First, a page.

5 points as to why India's 'surgical strikes' on Pakistan might not serve their purpose
The 'surgical strikes' across the Line of Control (LoC) is being seen as India's befitting reply to Pakistan-sponsored attacks in Pathankot and Uri. And while most Indians lauded the move, there were opinions that this is a potentially dangerous leap into the unknown. But as the debates rage on - here are five points you should consider:
Uri was carried out by 'non-state' actors, sponsored or covertly supported by sections of the Pakistan state. The armed assault on 'terror launch pads' across the Line of Control (LoC) was not, as in the past, a covert act with 'plausible deniability'.
It was openly announced as done by the official armed forces of the Indian state. This immediately raised the political and military stakes between the two countries, the two governments and their armed forces. On the Indian side this has been rather gratifying to some and quite disturbing for others.
The political-strategic purpose of the Indian attack was to send a message that it will respond in a similar fashion to future Pakistani assaults, and therefore the Pakistan establishment must prevent all such future attacks by infiltrators.
For any such message to not only be heard but also prove to be a fully effective deterrent, India must assume that the Pakistani political establishment can control and therefore prevent such non-state actions (for its own good as it were) given the assertion, and now the exhibited will, of this Indian government to retaliate militarily in the future as and when needed.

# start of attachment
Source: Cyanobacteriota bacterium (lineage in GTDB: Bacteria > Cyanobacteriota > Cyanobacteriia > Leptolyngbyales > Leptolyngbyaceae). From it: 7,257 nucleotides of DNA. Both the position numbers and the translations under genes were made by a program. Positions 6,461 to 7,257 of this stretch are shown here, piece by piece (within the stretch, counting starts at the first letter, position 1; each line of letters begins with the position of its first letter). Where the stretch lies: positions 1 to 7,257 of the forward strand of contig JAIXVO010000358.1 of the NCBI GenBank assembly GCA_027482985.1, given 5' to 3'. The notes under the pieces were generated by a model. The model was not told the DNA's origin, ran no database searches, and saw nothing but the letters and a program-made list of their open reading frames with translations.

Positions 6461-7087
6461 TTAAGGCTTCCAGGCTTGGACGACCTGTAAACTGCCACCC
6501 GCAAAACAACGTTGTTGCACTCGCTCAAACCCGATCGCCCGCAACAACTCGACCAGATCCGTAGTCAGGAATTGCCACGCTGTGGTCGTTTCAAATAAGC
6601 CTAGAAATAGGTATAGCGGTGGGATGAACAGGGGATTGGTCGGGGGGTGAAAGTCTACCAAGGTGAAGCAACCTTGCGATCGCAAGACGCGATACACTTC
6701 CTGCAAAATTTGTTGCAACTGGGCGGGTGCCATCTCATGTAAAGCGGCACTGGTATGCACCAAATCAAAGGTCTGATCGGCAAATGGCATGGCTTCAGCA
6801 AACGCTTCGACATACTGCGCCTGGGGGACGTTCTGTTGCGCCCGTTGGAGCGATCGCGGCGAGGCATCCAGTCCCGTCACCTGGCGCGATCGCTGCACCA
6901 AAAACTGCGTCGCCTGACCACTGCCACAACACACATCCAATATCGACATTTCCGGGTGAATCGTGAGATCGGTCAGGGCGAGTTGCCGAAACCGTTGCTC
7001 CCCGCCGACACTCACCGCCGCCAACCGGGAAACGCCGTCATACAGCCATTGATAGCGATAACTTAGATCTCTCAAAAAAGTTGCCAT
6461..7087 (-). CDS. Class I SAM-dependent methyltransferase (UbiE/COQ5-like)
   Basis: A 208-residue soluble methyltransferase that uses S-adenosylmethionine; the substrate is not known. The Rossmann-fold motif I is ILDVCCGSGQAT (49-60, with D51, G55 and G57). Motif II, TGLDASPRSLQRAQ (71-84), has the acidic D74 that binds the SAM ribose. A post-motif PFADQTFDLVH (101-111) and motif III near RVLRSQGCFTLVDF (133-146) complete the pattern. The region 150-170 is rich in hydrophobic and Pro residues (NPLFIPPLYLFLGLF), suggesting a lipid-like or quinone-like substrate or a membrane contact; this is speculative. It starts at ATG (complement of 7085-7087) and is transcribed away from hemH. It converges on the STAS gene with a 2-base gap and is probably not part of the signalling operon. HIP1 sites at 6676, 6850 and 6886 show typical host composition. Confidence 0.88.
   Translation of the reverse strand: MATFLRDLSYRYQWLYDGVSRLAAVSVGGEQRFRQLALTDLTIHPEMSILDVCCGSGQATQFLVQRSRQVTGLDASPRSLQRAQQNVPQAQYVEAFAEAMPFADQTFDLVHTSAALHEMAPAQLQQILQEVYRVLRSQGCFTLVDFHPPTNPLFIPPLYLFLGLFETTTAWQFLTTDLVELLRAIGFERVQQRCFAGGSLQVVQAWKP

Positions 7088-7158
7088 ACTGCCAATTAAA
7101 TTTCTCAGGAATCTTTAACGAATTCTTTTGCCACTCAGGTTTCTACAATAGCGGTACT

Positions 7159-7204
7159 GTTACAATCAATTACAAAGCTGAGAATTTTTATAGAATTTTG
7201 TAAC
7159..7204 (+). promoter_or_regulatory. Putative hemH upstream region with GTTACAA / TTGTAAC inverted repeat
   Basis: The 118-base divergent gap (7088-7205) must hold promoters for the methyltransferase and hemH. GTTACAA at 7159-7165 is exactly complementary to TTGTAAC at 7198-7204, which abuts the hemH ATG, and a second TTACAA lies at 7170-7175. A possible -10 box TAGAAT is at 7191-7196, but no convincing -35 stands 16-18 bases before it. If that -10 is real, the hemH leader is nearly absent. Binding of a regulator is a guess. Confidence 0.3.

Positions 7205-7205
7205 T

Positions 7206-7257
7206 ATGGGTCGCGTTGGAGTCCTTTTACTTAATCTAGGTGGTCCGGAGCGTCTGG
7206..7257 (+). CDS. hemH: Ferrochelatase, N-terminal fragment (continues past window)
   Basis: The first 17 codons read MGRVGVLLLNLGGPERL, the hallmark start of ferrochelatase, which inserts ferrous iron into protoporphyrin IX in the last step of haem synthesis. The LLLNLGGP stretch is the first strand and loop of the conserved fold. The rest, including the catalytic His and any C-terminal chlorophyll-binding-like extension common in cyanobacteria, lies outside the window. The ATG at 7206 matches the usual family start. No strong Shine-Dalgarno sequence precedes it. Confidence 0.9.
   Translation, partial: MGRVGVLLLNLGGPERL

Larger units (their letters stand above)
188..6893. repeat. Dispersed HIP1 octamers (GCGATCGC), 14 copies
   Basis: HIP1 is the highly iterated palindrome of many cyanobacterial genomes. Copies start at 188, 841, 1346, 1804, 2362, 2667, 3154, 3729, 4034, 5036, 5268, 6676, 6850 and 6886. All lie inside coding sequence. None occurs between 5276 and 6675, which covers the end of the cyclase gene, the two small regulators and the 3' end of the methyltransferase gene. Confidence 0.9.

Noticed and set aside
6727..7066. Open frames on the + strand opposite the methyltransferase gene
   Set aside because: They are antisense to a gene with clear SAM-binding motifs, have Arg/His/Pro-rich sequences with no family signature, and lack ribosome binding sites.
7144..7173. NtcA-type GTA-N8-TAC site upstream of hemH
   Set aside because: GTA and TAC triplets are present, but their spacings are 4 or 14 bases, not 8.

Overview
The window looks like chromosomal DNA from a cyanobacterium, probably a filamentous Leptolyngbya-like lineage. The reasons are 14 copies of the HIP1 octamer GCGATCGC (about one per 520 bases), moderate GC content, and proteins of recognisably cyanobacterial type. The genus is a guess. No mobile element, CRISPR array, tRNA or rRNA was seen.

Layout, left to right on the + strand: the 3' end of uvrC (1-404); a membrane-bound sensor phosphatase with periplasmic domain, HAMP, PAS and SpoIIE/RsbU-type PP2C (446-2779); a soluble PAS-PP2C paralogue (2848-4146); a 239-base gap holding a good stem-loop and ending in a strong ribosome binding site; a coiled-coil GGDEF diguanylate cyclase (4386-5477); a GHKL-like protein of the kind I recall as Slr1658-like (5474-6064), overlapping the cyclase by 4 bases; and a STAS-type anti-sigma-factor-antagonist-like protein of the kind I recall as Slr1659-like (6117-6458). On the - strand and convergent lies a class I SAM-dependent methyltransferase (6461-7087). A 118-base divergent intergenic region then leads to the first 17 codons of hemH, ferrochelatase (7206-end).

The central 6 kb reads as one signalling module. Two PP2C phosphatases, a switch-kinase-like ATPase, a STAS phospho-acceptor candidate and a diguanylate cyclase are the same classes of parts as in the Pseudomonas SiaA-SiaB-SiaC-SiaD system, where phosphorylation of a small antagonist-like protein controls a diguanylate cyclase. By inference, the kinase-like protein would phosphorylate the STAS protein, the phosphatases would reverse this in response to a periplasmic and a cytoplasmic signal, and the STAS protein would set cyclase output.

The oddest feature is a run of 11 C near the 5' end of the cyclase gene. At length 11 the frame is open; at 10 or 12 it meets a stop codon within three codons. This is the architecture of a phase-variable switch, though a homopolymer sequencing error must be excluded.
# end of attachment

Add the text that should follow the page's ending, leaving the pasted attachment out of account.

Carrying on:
However, the Pakistani political-military establishment, unlike that of India, is much more divided and even the military does not have full political command in the way that the civilian government of India has with respect to armed actions against its neighbour.
Neither the Pakistan military nor the civilian wing of the Islamabad government can fully control or stop those Islamist groups which carry out terror attacks within Pakistan against its own populace.
This has taken a heavy toll. To believe orexpect
therefore, that this establishment can however fully control and prevent various Islamist groups from carrying out cross-border attacks on Indian soil, is a delusion.
What this means then is that any future, and potentially escalatory dynamic at the military-political level between the two countries is effectively held hostage to the actions of non-state actors who are not fully controllable from the Pakistani side, and not assuredly deterred from the Indian side despite the latter's unmatchable firepower.
If strategic-political wisdom is what should be the guiding compass for how to manage the India-Pakistan relationship without going to war then how much wisdom is being shown by current Indian behaviour is an entirely legitimate question to pose.
Edited by Jhinuk Sen
Also read: Why Pakistan may be compelled to retaliate